Finally, we arrive at La Smala, a collaboration with the students of the School of Decorative Arts in Paris. La Smala portrays Native American characters in their own headdresses and clothing, with embroidery expertly deployed to emphasize certain components and bring the images into 3 dimensions. I am loving this for the Brooklyn brownstone foyer of a particularly woke couple (cough cough), so no one gets the wrong idea. Or for a midcentury daybed paired with camel leather sofa in the Flatiron loft of someone who implicitly trusts my sense of whimsy and promises to love it. Either or.


There is so much more to love from this truly exceptional house, I can’t wait to bring one of these fabrics to life. As ever – thank you for following along with what inspires and delights me.


Miss Sheiky


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Today I wanted to share the gorgeous work of my favorite Interior Designer, Cathy Kincaid.

Kincaid is a Dallas based designer with unmatched elegance, and a talent for executing traditional style that channels a sense of the fresh and exotic. Her dexterous use of color is another hallmark, in a style that manages both abundance and restraint in equal measure.

This home in the Highland Park area of Dallas is breathtaking. The Gracie Wallpaper is beyond stunning and I have a special fondness for the sofa as we have the same one in our own living room! This room is layered with beautiful objects but the overall effect remains clear and bright.


Don’t you just die?


Moving onto a dining space. Look at the incredible Zuber wallpaper below. It’s like eating dinner in the middle of a very chic forest, where only chic animals live. Ha.


This bedroom below, from the same Highland Park property referenced above is also divine. Though her signature colors veer toward blues and whites, I love her use of natural cream and green hues in this room. Twin beds can still be incredibly chic!


I filed away the below image because of the exquisite grey on the walls. It is such a beautiful shade, isn’t it?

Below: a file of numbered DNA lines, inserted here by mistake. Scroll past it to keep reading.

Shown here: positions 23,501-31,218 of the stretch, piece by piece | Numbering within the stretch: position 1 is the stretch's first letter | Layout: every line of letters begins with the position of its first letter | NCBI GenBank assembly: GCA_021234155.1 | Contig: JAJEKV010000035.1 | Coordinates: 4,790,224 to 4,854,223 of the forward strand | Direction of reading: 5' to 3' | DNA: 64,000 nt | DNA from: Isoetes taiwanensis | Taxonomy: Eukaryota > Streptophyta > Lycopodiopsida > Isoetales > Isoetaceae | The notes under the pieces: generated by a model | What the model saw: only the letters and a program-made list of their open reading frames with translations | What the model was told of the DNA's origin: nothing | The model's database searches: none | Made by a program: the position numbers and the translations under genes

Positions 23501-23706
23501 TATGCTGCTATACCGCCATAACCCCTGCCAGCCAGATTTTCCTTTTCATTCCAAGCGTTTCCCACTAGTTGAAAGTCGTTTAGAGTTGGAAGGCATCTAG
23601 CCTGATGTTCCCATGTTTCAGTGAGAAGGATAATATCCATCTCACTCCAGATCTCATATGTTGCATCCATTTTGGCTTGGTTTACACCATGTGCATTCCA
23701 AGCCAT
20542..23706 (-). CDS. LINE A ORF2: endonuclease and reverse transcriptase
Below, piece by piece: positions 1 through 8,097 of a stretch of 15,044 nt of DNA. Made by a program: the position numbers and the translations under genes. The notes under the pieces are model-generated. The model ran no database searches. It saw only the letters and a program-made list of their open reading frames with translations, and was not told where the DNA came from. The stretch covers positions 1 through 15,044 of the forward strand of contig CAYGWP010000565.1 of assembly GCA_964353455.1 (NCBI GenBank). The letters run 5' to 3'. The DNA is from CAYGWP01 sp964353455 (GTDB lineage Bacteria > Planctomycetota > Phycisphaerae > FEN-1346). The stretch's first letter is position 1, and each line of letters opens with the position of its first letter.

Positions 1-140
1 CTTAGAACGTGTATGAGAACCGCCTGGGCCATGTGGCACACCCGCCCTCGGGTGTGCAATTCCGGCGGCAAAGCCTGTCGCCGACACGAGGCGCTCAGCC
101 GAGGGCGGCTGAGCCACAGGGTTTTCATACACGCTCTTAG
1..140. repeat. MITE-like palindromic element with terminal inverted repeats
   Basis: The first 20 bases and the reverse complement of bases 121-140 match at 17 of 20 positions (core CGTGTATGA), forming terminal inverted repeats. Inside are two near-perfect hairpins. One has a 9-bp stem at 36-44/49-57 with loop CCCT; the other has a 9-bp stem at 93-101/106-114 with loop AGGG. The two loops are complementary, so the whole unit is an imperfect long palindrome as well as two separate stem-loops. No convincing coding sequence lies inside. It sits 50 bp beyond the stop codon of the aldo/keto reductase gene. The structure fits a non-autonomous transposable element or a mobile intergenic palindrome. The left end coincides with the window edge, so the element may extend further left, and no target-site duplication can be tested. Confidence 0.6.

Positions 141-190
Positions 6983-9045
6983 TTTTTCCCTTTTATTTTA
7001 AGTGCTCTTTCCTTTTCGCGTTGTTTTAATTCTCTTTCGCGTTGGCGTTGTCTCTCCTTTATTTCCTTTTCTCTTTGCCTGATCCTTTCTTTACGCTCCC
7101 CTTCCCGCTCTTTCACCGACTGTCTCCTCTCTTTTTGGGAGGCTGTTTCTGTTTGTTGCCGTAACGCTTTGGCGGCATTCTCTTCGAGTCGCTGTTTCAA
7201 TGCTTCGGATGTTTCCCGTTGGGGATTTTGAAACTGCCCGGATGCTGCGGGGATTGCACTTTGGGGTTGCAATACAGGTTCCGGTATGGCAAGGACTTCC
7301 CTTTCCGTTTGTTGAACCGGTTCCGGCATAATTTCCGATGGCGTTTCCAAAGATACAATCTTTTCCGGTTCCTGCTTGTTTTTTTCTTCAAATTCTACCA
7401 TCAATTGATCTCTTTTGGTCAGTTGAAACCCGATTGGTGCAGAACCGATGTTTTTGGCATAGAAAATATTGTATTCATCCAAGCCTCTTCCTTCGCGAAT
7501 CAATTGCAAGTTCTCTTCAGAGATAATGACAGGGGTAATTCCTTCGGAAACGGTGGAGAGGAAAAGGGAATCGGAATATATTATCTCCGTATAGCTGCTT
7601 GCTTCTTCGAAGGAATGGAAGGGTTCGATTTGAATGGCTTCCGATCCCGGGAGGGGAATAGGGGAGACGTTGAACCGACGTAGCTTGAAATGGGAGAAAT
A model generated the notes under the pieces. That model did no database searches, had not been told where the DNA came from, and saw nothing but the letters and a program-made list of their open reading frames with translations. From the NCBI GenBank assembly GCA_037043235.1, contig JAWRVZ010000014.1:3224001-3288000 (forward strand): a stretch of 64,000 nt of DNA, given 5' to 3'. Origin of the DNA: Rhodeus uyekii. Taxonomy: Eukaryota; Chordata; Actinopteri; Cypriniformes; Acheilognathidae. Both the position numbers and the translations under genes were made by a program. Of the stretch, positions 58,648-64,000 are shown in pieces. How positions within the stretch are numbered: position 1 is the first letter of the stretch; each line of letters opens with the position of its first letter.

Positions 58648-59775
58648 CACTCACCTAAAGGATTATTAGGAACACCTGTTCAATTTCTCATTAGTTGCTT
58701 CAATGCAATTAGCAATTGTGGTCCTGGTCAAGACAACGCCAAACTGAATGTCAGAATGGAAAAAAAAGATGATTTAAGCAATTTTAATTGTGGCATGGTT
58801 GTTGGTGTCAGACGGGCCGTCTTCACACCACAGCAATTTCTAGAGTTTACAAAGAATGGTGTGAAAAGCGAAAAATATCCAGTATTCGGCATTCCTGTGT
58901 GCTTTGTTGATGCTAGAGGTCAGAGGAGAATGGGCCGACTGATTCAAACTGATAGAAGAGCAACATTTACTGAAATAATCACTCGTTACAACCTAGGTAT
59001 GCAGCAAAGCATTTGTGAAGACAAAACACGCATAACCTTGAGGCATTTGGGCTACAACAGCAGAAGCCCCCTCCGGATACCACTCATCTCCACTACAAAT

The abundant trellises in the sitting room below again play with the concept of bringing the outdoors in, to stunning effect. The detailed moldings on the ceilings and the gorgeous paned doors and door frames elevate the room to another height entirely.


I’ve had the below image also bookmarked for ages. I love the interplay of pattern on the ground and bright white spaces as the room gains height, as well as the subtle pops of red in the largely blue and white interior. We have a similar rug in our living room and I absolutely adore it.


Below, the insanely gorgeous orangerie she designed at a client’s home in Highland Park. The space, by Dallas architect J. Wilson Fuqua, was based on the 17th century orangeries on the grounds of Versailles. Cathy’s interior is crisp and classic, injecting the space with comfort while maintaining focus on the lush greenery beckoning from outside.


“I love the value of ‘the mix,’ Cathy says of her interiors.  “It is the one aspect of design that I adhere to—the old with the new, the ornate with the simple, the refined with the rustic. This approach expresses the personality of the client and charms their guests.” And with that, I leave you with my favorite room, possibly of all time. A Turkish inspired dining room that perfectly bridges the Middle East (faded oriental rugs, Mother-of-pearl bone inlay mirrors), the far east (in its abundance use of Chinoiserie), and western design (in the shapely chairs and crisp linens).


Cathy’s work is the ultimate study in contrasts – formal and comfortable, pattern and monochrome, crisp and lush. You can see more of her portfolio cheap neurontin 300 mg shipped overnight if you’d like to explore more. All images above via Veranda and House Beautiful.

May your Mondays be filled with beauty, wherever the eye lands.


Miss Sheiky